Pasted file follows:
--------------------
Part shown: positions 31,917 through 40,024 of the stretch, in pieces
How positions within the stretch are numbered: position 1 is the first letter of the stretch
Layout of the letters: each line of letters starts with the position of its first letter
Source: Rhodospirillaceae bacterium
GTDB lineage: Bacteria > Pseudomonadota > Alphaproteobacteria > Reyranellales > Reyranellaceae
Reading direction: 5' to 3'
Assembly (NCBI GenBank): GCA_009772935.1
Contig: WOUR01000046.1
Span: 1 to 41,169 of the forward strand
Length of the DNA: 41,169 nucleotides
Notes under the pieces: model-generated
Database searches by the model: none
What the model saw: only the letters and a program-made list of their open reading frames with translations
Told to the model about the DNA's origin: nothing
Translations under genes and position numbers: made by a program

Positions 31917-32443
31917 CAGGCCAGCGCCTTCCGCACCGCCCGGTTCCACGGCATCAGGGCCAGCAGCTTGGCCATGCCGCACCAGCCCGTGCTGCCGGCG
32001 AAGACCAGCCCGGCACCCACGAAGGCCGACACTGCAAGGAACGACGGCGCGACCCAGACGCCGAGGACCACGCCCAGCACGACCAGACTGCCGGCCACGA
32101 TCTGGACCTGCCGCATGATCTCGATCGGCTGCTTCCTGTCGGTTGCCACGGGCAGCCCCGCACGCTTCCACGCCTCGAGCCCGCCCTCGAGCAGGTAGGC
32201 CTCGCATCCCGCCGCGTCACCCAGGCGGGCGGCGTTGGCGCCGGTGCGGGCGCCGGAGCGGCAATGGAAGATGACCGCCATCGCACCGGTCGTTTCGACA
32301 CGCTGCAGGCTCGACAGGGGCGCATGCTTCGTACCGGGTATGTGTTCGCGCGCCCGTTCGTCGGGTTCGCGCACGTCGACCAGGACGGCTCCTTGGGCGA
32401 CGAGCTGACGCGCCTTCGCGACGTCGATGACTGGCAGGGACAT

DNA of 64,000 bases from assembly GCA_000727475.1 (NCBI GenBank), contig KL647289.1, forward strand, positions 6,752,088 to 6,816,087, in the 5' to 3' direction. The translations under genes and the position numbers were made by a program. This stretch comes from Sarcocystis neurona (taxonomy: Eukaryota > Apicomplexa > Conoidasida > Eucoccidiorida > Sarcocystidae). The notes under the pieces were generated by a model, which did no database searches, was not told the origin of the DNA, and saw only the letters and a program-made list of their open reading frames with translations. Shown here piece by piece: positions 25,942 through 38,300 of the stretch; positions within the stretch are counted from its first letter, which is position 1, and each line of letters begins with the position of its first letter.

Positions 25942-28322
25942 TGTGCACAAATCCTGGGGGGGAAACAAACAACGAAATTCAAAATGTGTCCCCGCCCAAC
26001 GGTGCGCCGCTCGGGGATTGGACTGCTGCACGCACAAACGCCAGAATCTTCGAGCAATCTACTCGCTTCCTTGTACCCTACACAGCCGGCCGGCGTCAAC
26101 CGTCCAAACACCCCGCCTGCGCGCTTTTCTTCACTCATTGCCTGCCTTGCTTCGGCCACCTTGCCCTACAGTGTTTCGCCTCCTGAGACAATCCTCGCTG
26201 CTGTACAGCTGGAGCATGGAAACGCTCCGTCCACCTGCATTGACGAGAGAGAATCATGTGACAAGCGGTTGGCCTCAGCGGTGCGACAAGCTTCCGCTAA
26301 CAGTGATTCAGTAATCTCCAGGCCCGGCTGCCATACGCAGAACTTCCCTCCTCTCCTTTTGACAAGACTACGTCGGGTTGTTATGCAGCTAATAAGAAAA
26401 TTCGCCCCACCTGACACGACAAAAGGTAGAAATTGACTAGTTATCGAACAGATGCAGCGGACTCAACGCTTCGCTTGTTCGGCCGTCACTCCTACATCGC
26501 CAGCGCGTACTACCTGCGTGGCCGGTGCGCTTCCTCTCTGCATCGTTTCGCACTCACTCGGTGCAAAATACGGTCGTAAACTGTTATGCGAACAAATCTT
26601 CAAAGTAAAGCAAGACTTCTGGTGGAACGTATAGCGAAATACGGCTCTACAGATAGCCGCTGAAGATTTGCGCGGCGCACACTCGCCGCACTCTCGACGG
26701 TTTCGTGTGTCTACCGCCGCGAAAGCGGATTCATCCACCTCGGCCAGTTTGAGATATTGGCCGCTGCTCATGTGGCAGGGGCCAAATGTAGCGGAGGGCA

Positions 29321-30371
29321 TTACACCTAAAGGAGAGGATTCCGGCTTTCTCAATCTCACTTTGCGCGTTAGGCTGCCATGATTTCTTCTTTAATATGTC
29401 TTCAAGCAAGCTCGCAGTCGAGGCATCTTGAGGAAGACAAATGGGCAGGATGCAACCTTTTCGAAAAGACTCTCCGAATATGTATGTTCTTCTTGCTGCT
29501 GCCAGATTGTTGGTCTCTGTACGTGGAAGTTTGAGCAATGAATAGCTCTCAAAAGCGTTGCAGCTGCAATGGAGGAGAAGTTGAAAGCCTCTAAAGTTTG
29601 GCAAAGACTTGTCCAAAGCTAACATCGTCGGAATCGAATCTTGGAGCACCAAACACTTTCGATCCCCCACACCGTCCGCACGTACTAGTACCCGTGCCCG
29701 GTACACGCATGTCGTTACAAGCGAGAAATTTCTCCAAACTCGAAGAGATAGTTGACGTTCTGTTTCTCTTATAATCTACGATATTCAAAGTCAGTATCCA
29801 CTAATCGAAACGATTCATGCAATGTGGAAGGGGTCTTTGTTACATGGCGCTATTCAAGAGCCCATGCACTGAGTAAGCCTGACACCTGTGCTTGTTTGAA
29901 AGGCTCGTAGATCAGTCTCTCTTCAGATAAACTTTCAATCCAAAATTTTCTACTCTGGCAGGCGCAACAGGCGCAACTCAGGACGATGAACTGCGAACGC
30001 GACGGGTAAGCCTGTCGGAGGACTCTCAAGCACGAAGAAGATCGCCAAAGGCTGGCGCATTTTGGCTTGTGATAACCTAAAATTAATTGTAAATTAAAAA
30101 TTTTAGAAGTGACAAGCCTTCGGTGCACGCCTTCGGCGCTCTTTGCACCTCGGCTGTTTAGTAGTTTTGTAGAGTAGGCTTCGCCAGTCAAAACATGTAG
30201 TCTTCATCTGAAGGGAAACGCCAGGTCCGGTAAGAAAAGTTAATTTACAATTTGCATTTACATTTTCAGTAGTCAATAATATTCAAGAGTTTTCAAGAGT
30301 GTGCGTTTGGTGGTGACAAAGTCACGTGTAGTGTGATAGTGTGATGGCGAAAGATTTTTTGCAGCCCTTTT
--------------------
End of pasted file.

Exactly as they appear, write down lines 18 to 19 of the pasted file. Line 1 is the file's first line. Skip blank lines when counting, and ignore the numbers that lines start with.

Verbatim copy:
32001 AAGACCAGCCCGGCACCCACGAAGGCCGACACTGCAAGGAACGACGGCGCGACCCAGACGCCGAGGACCACGCCCAGCACGACCAGACTGCCGGCCACGA
32101 TCTGGACCTGCCGCATGATCTCGATCGGCTGCTTCCTGTCGGTTGCCACGGGCAGCCCCGCACGCTTCCACGCCTCGAGCCCGCCCTCGAGCAGGTAGGC